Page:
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The Gila County Planning and Zoning voted to move the rezoning of the Pine Ice and Kwik Stop businesses’ property on Dec. 20.

In a unanimous vote in front of a packed audience on Dec. 20, the Gila County Planning and Zoning Commission supported changing the zoning of two pieces of property owned by the Weeks family of Pine from Transitional Residential to Commercial 2.

The Weeks have run Pine Ice and the Kwik Stop gas station on a neighboring lot more than 40 years. They now want to add storage space on the lot next door.

The hearing showcased a deep divide about Pine’s future and the role of businesses like Pine Ice in that future.

Supporters of the rezoning said the community needs gasoline, snacks, ice and successful businesses. Neighbors also love the family’s customer service and support of the community.

Other neighbors have complained about the noise and light pollution. They feel the county has ignored their complaints and violated their own zoning laws.

In response, Laura Miranda, daughter of the founder Tom Weeks, said the business has tried to work with the community.

“Our store closes (and) we try to shut down our refers (trucks with engines running to keep the ice cold) at night,” said Miranda. “We try to be a good neighbor, but sometimes we have to meet in the middle ... it’s gotten to the point, where it’s difficult ... at what point is it going to be enough? At what point is it going to stop?”

The commission did accept staff recommendations to put certain conditions on the operations to address the complaints of neighbors. The Weeks family would have to limit engine noise between the hours of 11 p.m. and 6 a.m. Any lights would need some sort of hood to keep them from shining onto neighbors’ property.

“We are a complaint-driven county,” said Mickie Nye a member of the Planning and Zoning Commission. “It pits one neighbor against each other.”

This means the county generally won’t enforce its nuisance and zoning codes unless someone lodges a complaint. Even then, the county doesn’t have nuisance codes common in incorporated cities — like a noise ordinance.

Those with concerns include Patrick Gleason-Moore of the Beeline Guest House and the minister of the Baptist Church.

Those in support include neighbors such as Richard Crowe, co-owner of Tymeless Antiques and Ken D’Arcangelo another property owner near the Kwik Stop.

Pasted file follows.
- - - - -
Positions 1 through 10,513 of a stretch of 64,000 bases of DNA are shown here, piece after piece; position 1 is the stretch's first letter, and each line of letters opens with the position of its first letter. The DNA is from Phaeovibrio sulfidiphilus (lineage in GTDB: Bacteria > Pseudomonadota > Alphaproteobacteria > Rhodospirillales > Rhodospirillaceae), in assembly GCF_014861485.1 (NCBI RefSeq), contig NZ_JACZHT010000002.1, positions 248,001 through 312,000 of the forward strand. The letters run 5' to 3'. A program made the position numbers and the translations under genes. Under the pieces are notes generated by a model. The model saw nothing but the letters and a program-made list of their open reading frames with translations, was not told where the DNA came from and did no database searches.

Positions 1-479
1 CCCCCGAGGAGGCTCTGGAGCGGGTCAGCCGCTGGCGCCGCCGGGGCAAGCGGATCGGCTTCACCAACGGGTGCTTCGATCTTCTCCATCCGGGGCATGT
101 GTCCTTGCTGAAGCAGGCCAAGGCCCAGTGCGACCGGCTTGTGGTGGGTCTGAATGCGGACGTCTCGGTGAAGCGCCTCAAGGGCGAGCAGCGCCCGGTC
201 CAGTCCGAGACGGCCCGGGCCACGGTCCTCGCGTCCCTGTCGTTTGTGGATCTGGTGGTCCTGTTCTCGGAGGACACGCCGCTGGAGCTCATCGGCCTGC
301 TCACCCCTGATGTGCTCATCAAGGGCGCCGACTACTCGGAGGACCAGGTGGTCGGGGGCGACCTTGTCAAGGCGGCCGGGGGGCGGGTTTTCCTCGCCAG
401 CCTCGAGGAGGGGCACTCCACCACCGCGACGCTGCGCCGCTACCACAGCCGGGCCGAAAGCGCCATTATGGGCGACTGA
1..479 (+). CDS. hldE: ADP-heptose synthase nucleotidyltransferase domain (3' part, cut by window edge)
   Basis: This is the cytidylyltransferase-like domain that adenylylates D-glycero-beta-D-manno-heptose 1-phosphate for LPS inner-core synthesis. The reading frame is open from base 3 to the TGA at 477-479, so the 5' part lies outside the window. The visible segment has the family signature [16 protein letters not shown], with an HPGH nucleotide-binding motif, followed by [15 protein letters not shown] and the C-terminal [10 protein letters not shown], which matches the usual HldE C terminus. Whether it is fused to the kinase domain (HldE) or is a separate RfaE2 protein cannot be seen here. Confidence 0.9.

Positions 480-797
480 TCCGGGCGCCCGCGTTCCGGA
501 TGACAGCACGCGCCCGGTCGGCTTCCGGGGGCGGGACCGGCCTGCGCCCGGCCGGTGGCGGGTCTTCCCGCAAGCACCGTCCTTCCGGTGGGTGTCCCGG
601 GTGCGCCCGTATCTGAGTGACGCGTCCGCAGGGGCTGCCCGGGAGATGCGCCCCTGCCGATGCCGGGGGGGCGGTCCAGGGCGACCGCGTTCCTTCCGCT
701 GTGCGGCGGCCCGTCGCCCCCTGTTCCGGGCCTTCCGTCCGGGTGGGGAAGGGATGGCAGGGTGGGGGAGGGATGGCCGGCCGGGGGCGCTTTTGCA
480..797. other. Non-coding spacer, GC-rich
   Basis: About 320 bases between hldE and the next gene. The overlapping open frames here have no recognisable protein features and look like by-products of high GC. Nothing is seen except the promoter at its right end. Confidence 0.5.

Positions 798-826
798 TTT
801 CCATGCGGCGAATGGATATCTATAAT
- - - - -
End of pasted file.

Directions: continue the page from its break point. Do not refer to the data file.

Pine Ice has repeatedly increased the number of refrigerated semi trucks it uses to deliver ice. The family now owns so many semis they have to park them end to end on every square inch of the property not used for other purposes.

The rest of the semis are stored in Rye — miles away from the business.

Most agree the semis need to move — and the new property that butts up to both the Beeline Guest House and Tymeless Antiques could house those semis.

But Gleason-Moore worries his guests would not only see the semis, but listen to the hum of refrigeration motors during all hours of the day and night. He has complained to the county repeatedly in the last two years about the noise and light during the quiet hours required by the current zoning. He said neither the county nor the Weeks family have responded to his complaints.

Gleason-Moore presented a 40-page PowerPoint outlining the issues, including his concern the six-foot fence the county would require the Weeks family to build to hide their semis would not be adequate.

Lori Brown, a member of the commission, guessed a retaining wall would be necessary in order to grade the new property to house the semis, which would increase the height of the fence.

“Would you be willing to meet half way and make an eight feet high fence?” Brown asked the Weeks family. “You’re going to have to have a retaining wall. If you meet halfway, it might solve the problem.”

The minister of the Baptist Church also said access to the new property was inadequate, especially if semi trucks often turned out onto the highway.

“As those trucks go out onto the highway ... I’ve had five accidents ... it is the worst corner, it is totally blind,” he said.

The minister also had doubts that the access for the semis to the new property provides enough room.

“My question is what is going to happen if they cannot use that easement?” he said. “They will have to go out and around a power pole and ... the alleyway is only 15 feet wide. If you take those semis around that pole, there’s not enough room. I hope you consider that.”

The commissioners and staff believed there was enough room.

The Planning Commission’s conditions would require Pine Ice to come back to the county before actually expanding its operations.

Gleason-Moore insisted the county must enforce the existing rules. “Back in 1984, the BOS when they approved this, they didn’t see any problems,” he said. “The stipulations from that meeting have not been enforced.”

He said it’s taken him two years — along with complaints going back to the early 2000s by other neighbors — to get the county to enforce limits on the hours of operation of the lighted signs. “Basically the county has not looked at enforcement equally.”

The recommendation of the Planning Commission will now go to the Board of Supervisors.

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